"My father began preparations for farming and stock raising at once. While our home was built and the place improved, we lived in a half dug-out on Paradise Creek. Most of the land was plowed and cultivated with ox teams. The same were used for freighting, hauling wood and all kinds of transportation.
"Farming proved to be rather hard for a few years-on account of drought, prairie dogs and range cattle. Being close to the old cattle trail, at times a trail herd would stampede and ruin a small crop almost as quickly as a Wilbarger sand storm. During the drought of '86 and '87, Wilbarger settlers had a hard time getting food and clothing. Men freighted, hauled bones, or worked on the railroad under construction.
"My father and I went to Fort Sill to work for the government among the Indians. (They were teaching the Comanche Indians how to farm). It took us five days to make the trip with oxen. After being stuck in the mud in Red River for several hours, some of Waggoner's cowboys came along and pulled us out with their ponies and lariats. When we arrived at Wolf Creek, we found Lon Byars and Ed Bennett, with their fathers, there for the same purpose-to make a little 'chuck money.'
"After about eighteen months' drought and no feed nor grass for cattle, we fed prickly pears-after burning off the thorns. Thousands of prairie dogs starved to death that winter.
"In '85 the Fourth of July picnic was held in the school yard, with a big basket dinner. Cowboys, ranchmen, nesters, saloon men and Indians attended. Such sports as sack race, potato race, climbing a greased pole and horse races were given. Ed McHugh, our present county auditor, won the potato race.
"On Christmas the same year, a Christmas tree was held in an empty store building on the northwest corner of the square. Everyone sat on the counters down each side of the room. The tree was plentifully supplied with red bandanas for the men and shawls for the women. Judge Orr officiated as 'Santa Claus.' When the performance was nearly over a band of cowboys began to ride around the building and shoot. The sheriff and some Rangers made for the door, but got out too late to catch the offenders. In those days that was their way of leaving town, but it broke up the Christmas tree.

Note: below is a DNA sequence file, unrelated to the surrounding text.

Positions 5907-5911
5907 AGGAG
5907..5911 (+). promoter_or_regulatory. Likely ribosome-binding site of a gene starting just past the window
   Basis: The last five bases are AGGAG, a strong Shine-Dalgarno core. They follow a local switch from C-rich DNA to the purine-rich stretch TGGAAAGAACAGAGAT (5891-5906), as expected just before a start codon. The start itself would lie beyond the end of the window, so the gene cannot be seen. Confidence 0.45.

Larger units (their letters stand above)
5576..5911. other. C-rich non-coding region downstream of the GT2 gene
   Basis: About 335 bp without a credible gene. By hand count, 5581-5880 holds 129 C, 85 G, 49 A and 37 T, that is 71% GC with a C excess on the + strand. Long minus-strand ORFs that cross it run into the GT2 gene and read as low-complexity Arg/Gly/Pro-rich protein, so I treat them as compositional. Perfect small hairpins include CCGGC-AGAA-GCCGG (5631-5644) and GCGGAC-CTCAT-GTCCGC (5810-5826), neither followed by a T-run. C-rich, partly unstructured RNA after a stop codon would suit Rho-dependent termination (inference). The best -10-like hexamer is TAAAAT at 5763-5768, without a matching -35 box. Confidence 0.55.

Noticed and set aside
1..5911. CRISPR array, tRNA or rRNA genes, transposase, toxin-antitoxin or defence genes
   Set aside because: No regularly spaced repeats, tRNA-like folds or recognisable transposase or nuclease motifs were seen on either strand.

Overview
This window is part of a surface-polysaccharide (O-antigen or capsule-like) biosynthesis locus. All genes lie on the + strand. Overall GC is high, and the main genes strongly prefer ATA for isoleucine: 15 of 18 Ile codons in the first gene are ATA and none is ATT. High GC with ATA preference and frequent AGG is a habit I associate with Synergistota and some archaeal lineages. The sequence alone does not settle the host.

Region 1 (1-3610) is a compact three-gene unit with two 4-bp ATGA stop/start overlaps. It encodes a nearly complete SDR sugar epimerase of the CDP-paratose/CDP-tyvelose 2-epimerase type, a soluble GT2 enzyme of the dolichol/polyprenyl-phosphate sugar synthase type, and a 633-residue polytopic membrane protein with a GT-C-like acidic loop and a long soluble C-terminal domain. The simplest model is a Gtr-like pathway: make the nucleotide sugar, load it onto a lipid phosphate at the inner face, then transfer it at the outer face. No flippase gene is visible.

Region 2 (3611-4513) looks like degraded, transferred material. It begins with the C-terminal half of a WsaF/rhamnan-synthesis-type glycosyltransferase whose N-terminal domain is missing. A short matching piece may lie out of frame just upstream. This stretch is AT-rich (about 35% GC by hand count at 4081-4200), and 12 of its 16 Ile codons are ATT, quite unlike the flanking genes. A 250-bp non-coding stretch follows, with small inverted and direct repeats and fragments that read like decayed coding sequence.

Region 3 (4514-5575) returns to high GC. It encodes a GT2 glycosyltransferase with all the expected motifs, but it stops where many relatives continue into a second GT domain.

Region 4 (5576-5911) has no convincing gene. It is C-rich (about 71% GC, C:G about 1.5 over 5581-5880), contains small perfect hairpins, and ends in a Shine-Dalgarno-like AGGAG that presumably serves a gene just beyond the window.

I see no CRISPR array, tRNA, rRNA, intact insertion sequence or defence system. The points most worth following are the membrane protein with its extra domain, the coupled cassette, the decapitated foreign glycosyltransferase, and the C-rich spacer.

"The first churches were held in a one-room school house on the public school site across the street from the present Baptist Church. All denomination held sessions in the same building.
"Game was plentiful at that time. The prairies were covered with antelope, deer, wild turkeys, wild chickens and quail. Fruit was very scarce-wild plums and pie melons being out only varieties.
"Though there were wild horses and coyotes in great numbers, we found only the bones of the buffalo here. Huge piles of these were over all this western country. Some people made their living by gathering these from over the plains and shipping them. Great trains of wagons could be seen on the freight road from Mobeetie to Wichita Falls. Here the loads were shipped to northern points to be made into fertilizer. The advantage in numbers was in helping each other across the rivers, as there were no bridges then. Each team would consist of six or eight yolk of oxen, or about that many spans of mules. On the return, these wagons would take back supplies for Mobeetie, Clarendon or several ranches farther west." (Source: Charles P. Ross, "Early-day History of Wilbarger County". Vernon, Tex: Vernon, Times, 1933; transcribed by Susan Geist)
WILLIAM NELSON Du VALL. M. D. Reared and educated in the lllinios corn belt. Doctor Du Vall graduated from medical college twenty years ago, and his active career as a physician and surgeon has been spent in Kentucky. He is one of the leading men of his profession in Webster County, and for many years has carried on an extensive practice at Sebree. Doctor Du Vall was born at Monticello in Piatt County, Illinois. August 3, 1873, a son of Jeremiah E. and Rosaltha Hepzibah (Johnson) Du Vall, the latter of Irish ancestry, while his father was of French stock.
The great-grandfather of Doctor Du Vall came to this country from France. Both parents were natives of Ohio, Jeremiah Du Vall of Piqua County, but they were married in Illinois, and were substantial farming people of Piatt County. Jeremiah Du Vall died February 18, 1920, at the age of eighty years, eight months and nine days, and the widowed mother is now living with her son Dr. Du Vall at the age of seventy-five. William N. Du Vall is the youngest of four sons, and there were also four daughters in the family. He spent his life to the age of twenty-three on his father's Illinois farm, was educated in the local schools, and prepared for his profession with a three years' course in the Georgia Medical College at Atlanta, graduating April 4, 1900. Six days later he located at Beech Grove, Kentucky, but after gaining some recognition as a promising young physician he left in the fall of that year and going to Chicago took a polyclinic course in the Bennett Medical College and pursued post-graduate studies in Rush Medical College. With this additional technical equipment Doctor Du Vall returned to Kentucky and resumed his practice at Beech Grove until June 22, 1907. Then, on October 26, 1907, he located at Sebree, and in that community has found many opportunities for professional service, and is a man of the highest standing not only as a physician but as a citizen. He is a member of the Webster County and Kentucky State Medical Associations, and is active in both organizations. Doctor Du Vall is a Knight Templar Mason and Shriner, an Odd Fellow, a republican voter and a member of the Christian Church. On June 15, 1905, he married Daley Tilford. Her father was Dr. F. P. Tilford of Nebo, Kentucky. Doctor Du Vall lost his wife on May 27, 1919. She was the mother of two children, a daughter, Ora, and a son, William Maurice Du Vall. [Source: "History of Kentucky", By Charles Kerr, William Elsey Connelley, Ellis Merton Coulter; Published by The American Historical Society, 1922 - Submitted by K. Torp]